Innovations in Global Health: Detecting TB using Artificial Intelligence

Alyssa GovindanArticle

Tuberculosis (TB) caused 1.7 million deaths in 2016, surpassing the number of HIV/AIDS deaths globally. In that year, 10.4 million people fell ill with TB, mostly from poor and vulnerable communities. As a result of these troubling statistics, the World Health Organization (WHO) has accelerated its fight against TB with its End TB Strategy.

The WHO estimates that 3.6 million people with TB are missed by health systems every year and do not receive adequate care. This is primarily because patients with TB may present with mild or no symptoms, particularly early on. Many affected people arrive at clinics too late with advanced disease or multi-drug resistant TB (MDR-TB), which is difficult to treat and more likely to cause death.

One of the key strategies to tackling TB is early diagnosis. Unfortunately, sputum testing is only 50% accurate and frequently misses the disease in its early stages. Molecular testing – while highly accurate – is too expensive for population screening in most regions.

A Promising Solution for Early Detection

One promising solution for early detection of TB involves chest radiography. In particular, the cost of radiology equipment, namely digital radiography machines, has substantially decreased over the past five years, increasing the availability of the technology worldwide. However, the adoption and utilization of this technology has lagged in the developing world, as there is a lack of trained radiologists and medical expertise to interpret images.

More recently, there has been interest in using artificial intelligence (AI) for medical image interpretation. In 2017, Dr. Paras Lakhani published work on using AI for TB detection1 on chest radiographs and was able to achieve detection accuracy greater than 95%. The results were clinically validated at Jefferson Radiology. Since then, Dr. Lakhani and SemanticMD, a company specializing in AI solutions for medical imaging, partnered to commercialize this screening solution. The solution has the potential to lead to earlier detection and make a tremendous impact in battling TB.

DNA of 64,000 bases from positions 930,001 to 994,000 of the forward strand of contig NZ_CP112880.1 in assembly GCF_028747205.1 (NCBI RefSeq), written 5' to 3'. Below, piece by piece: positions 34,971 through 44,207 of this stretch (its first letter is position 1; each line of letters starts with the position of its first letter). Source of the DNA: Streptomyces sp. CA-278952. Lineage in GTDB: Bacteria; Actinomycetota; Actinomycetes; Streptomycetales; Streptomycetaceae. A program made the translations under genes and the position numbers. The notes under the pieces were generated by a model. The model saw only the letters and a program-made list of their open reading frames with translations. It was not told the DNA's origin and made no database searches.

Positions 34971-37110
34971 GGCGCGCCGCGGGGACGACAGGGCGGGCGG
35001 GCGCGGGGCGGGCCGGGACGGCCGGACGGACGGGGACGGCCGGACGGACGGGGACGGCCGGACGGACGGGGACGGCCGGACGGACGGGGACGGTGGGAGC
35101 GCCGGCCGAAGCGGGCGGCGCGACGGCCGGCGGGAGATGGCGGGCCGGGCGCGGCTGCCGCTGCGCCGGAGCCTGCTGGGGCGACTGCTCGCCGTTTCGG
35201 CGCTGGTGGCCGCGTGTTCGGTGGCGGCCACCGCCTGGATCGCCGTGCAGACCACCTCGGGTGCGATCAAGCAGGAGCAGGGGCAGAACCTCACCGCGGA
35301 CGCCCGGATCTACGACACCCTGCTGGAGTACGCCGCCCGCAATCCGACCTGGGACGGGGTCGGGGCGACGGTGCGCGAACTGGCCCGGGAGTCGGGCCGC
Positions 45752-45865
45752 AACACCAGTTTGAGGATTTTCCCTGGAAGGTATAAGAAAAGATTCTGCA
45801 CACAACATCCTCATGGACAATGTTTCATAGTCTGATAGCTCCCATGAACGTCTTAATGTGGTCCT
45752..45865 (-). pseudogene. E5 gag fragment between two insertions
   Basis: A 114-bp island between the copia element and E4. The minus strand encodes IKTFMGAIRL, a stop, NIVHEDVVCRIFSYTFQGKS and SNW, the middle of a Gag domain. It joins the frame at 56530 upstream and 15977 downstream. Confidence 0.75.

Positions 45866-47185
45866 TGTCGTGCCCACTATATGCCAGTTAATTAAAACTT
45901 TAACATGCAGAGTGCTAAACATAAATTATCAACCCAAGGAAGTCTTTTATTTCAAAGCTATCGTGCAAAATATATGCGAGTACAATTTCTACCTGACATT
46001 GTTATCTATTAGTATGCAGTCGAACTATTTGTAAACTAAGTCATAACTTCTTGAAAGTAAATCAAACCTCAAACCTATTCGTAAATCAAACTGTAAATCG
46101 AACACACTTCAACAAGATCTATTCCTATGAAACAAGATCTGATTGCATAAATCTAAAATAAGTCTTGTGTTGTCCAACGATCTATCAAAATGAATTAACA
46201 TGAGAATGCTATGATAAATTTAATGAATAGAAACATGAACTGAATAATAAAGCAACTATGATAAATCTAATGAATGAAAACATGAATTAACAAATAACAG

How it works

Deep learning technologies enable the accurate and rapid detection of TB. SemanticMD’s algorithm is trained on a growing database of thousands of images from the U.S., India, China, Eastern Europe and South Africa. Based on this analysis a score for each patient is computed. The software can run automatically after a digital X-ray is captured. It supports DICOM and HL7 standards to route images which enable integration with hospital IT infrastructure. In addition, the AI solutions can be deployed offline with a low power device which is crucial for remote, low-resource settings.

SemanticMD AI Box can analyze a chest X-ray within 20 seconds and can run off a portable phone charger

SemanticMD aims to scale its AI solution to provide low-cost, accessible TB detection to vulnerable populations, particularly throughout Southeast Asia, China and Africa. The company is already working with partners in China, South Africa, The Gambia, Rwanda and Nigeria – offering instant detection for less than $1 per scan. The solution is scalable, with the ability to integrate with devices from any X-ray manufacturer. It can be accessed from the cloud or deployed locally (where internet access is limited).

The SemanticMD algorithm development platform is the engine behind its TB solution. With the ability to rapidly develop algorithms, the company is tackling other health screening concerns including the detection of breast cancer, lung cancer, malaria and diabetic retinopathy.

With focused investment to scale AI solutions for automated disease detection, millions of currently underserved people can gain access to high quality, affordable health screening.

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  1. Lakhani P, Sundaram B. Deep Learning at Chest Radiography: Automated Classification of Pulmonary Tuberculosis by Using Convolutional Neural Networks. Radiology. 2017; 284(2):574-582.
Alyssa GovindanInnovations in Global Health: Detecting TB using Artificial Intelligence